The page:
25 April 2010

Kewl is spelt cool, with a C!

Although I have said earlier that I eventually decided to give this 'thing' a go I was never quite sure that it was going to work (prescient words?!) for me. My fears were borne out by the very first message that I got and it came in quite soon. The parents once they knew that I'd actually put up a profile were impatient to hear how it was going and when I said that there were a number of responses I could almost see their smug, triumphant 'I-told-you-so' over the phone. 

Before they got too carried away, however, I thought that I would read the message that I had received, which, as you will see, was quite a task. So quelling their excitement I quoted 'Hi, u sm rly kewl, dat mak 2 of us... if u fl da sm den gt in tch'. There was a name signed at the end of this cryptic message though that is neither here nor there.  Although I had resisted this process, now that I had started it I was keen to see how things would pan out. Imagine my utter joy when I saw this, the very first of my interests! I stared at the screen for couple of minutes in a complete daze because I really couldn't understand the message at all. No matter, I thought, let me have a look at the profile.

Mr. Kewl (as I had by then named him) turned out to be a 24-year old, whose parents had posted this profile for him. His age, of course, explains why he didn't know the real spellings of any of the words and my age, I suppose, explains why I couldn't understand any of them! Clearly, we belonged to different worlds. His parents belonged to a still more different world since they wanted a 'pious (aaargh!) daughter-in-law who would give respect to elders and love and affection to youngsters' (like whom, their son?!). Clearly, parents and son had set out on different paths and I couldn't help but wonder where, and when, they would collide. I thought I would put Mr. Kewl out of his misery soon and taking advantage of his paid subscription and the fact that he'd sent me a personal message I replied in kind, if not in kindness- 'Kewl is spelt cool, with a C that is!' 

No, there was no way I could marry someone who didn't know how to spell cool!

22 April 2010

The Parade of Donkeys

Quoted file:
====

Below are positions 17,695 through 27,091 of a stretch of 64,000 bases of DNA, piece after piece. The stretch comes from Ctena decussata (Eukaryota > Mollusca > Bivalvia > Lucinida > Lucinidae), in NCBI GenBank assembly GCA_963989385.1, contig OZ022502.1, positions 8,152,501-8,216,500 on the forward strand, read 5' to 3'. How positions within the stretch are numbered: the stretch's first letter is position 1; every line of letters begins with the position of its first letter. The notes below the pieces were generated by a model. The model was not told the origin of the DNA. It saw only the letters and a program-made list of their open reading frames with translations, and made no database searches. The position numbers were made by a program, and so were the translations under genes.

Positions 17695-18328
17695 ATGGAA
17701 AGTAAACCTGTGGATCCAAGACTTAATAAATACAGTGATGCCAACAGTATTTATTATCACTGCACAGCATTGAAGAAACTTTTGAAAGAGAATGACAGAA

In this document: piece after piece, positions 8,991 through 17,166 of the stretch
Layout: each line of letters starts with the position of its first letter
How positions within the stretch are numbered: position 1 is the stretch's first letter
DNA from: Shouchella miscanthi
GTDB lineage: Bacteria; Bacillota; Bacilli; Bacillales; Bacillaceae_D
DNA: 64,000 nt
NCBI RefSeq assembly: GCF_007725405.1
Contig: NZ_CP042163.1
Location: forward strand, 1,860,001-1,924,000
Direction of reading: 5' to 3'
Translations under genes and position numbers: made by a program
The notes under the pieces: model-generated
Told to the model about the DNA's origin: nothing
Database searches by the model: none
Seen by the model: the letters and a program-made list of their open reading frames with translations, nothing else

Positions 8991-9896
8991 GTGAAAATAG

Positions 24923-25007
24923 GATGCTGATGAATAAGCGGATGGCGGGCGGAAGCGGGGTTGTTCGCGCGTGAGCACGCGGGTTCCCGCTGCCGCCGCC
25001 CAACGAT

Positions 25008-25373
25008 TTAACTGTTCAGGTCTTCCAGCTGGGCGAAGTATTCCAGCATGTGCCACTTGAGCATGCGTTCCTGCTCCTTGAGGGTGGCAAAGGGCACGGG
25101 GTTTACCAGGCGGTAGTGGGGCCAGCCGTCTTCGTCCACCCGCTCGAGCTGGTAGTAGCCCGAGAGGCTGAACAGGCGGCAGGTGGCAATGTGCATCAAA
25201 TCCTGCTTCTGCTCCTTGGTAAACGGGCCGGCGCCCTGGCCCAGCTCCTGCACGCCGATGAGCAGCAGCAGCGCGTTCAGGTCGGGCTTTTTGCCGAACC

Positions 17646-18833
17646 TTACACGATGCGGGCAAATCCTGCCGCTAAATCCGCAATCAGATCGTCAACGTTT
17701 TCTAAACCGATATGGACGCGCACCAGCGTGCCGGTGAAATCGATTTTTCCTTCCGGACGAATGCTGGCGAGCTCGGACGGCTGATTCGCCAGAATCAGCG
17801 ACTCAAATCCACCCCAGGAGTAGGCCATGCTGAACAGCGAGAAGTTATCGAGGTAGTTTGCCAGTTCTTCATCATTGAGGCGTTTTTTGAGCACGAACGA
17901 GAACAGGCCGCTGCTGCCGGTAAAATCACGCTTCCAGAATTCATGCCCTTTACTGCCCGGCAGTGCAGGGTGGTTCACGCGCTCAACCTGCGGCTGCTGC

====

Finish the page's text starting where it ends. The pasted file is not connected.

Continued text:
I am watching a parade of donkeys, which is to say I am in the unenviable position of looking for a husband at this somewhat late stage in life. What got me started on this on task you ask? Well at some point, two odd years ago I though it might be nice (I hate that word- it manages to be rather insipid!) to emulate the marital bliss (!) that some of my friends seem to have achieved and if I could find a like-minded soul who would not tire of me I thought, 'why not?' Which is not to say, mind you, that this was a 'let's-get-this-out-of-the-way' kind of a notion; on the contrary it was, and is, very much about companionship and that at once oh-so dreaded and mythical idea of romantic love. I have unfortunately, or otherwise, much as I may pretend not to have, been brought up on the myth of love.

This is not completely unnatural considering that our public imagination is submerged in it. In my case this myth was even closer home, and therefore far less of myth and much more real, since my parents had a (yes, here it comes) love marriage way back in those days when these only happened in Bollywood movies. In fact, well into my teens when people heard of my hybrid origins (think strange mixture of North and South India) they were often both shocked and fascinated. This awe was then followed by a question that usually had me cringing and I quote- 'Hawww, your parents had a luuuve marriage?' Since I usually did not think of my parents in terms of Bollywood heartthrobs melodramatically defying their families, this question embarrassed me no end and my standard response to this was, 'Well as far as I know they didn't have a hate marriage!' My then nascent sense of irony was usually lost on them and I would be faced by confused looks of 'your parents hate each other?' followed by the shortest possible explanation of my hybrid origins. So there in a nutshell is why it is so difficult to get away from the myth of romantic love.

My parents of course have always assumed the sibling and myself would follow in their footsteps so that they would be saved the trouble of doing any spouse searching on our behalf. Since the sibling dutifully obliged, everyone- myself included- naturally concluded that I too would one day walk gob-smack into love and sort my life out. This, as you might guess, has not happened! So at some stage my parents had the 'talk' with me and suggested that they could look (unsuccessfully as it turned out, since they didn't know what they were supposed to do!) and then followed this up with the internet matrimonial idea (and I'm not going to name sites here so that you can go look me up!).

My initial reaction was a blunt refusal. After all, surely I would walk into someone one day and see stars! But upon a more rational revaluation I reluctantly conceded that the idea had some merit. After all I had managed not to meet anybody through college and while there had been the odd fanciful idea of marrying someone in the now distant past, that too had fallen by the wayside, and in hindsight thankfully so. Moreover, I work and will continue to do, in a sector that is dominated by women; in my last two jobs I have been part of 10-member teams with a single male each, which does tend to rather stack the odds against me! At this stage I was completing a master's degree, which too I had embarked upon after much delay and contemplation and it seemed as good a time as any to renew my (thus far unrequited) search for love. In any case, my father left me with the ultimate threat- 'if you don't post a profile, I will and you know you don't want that!' Eventually the idea grew on me and taking a deep breath I took the plunge into the unknown and dare I say, what an unknown it has been!